Melania Trump, the relatively low-profile spouse of Republican front-runner Donald Trump, explained in a new interview why she's chosen to stay mostly off the campaign trail.
"I'm choosing not to go political in public because that is my husband's job," she told Harper's Bazaar, adding that she is "very political in private life and between me and my husband I know everything that is going on."
But in terms of getting out on the trail, she "chose not to be on the campaign … I have my own mind. I am my own person, and I think my husband likes that about me."
A large part of her own life is the couple's son, Barron. "I don't have a nanny," she explains. "I have a chef, and I have my assistant, and that's it. I do it myself. You know, those hours with your child are really important ones, even if it's just the two of you, being quiet in the car together."
Despite being off the trail, the former model is supportive of her husband's plans for America, explaining that her husband is "not politically correct" and honest about the fact that "everything is not roses and flowers and perfect." However, when asked about what kind of "big trouble" America is now in, she deflected, saying "I don't want to go into it. I just believe he has what it takes to be an amazing president."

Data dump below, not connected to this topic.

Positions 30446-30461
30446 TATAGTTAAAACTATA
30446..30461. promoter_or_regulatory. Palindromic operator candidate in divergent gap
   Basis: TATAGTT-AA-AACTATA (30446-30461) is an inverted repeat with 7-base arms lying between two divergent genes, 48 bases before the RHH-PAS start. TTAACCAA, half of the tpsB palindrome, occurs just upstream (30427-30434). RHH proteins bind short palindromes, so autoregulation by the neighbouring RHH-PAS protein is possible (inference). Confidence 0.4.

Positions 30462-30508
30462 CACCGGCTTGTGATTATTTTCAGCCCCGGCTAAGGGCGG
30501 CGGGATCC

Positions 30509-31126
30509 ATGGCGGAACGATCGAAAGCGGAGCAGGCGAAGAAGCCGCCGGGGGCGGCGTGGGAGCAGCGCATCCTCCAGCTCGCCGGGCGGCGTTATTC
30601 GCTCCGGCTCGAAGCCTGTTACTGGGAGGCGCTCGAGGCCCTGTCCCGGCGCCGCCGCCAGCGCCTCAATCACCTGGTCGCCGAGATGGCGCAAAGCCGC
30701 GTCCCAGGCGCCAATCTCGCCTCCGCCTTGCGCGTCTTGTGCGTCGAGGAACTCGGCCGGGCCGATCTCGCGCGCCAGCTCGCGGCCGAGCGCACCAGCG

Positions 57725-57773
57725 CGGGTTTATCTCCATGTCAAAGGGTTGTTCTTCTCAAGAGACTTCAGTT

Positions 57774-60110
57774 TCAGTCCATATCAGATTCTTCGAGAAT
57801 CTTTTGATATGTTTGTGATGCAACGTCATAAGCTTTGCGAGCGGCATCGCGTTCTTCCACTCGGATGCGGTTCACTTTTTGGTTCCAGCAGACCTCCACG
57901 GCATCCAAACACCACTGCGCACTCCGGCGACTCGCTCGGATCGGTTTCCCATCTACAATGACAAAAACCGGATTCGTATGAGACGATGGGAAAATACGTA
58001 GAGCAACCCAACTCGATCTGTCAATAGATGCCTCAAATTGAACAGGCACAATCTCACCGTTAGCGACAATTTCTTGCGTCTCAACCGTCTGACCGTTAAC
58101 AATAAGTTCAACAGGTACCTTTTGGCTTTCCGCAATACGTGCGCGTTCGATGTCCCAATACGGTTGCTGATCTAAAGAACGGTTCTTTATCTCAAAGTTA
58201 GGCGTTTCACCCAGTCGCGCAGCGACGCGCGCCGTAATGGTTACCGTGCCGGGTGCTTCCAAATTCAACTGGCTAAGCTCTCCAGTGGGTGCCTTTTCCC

One contentious issue that has become a cornerstone of both her husband's campaign and the race as a whole is immigration. Trump, who is from Slovenia, explained that she came here through legal means and became a citizen in 2006.
"I followed the rules. I came here for my career, and I did so well, I moved here," she said. "It never crossed my mind to stay here without papers. That is just the person you are. You follow the rules. You follow the law."
In Trump's eyes, her husband's leadership skills and negotiating savvy are what the country needs to get back on track. "He is a great leader — the best leader, an amazing negotiator. America needs that, and he believes in America." That is a sentiment she has expressed in her rare appearances on the trail. Taking a few moments at the microphone at a rally in South Carolina before Thanksgiving, she excited the crowd with just a few words. "Isn't he the best? He will be the best president ever. We love you."
That love may not extend to the media, however. Donald Trump is constantly critical of a press corps that he calls "dishonest" and "scum." And while his wife's words are not quite as strong, it's clear she shares his mistrust of the media when it comes to how she sees herself portrayed. Pushing back on the descriptor of her as shy, she said, "I'm not shy. They interview people about me who don't even know me. These people, they want to have 15 minutes of fame in talking about me, and reporters don't get the facts … you can see how they turn stories and how unfair they can be."
And while Trump may not attend all of her husband's rallies — though she has been at all Republican debates, so far — she is often a presence in his stump speeches. Frequently invoked by her husband, who relays her reviews of his rallies and proposals to eager crowds across the country, the GOP candidate paints a picture of a his wife's role. "She's my pollster," he said in December in Cedar Rapids. "She's got a great heart and she's really smart," he told crowds in Beaumont, Texas.
But if we take her at her own word, Melania Trump's role is one out of the campaign spotlight — at least for now.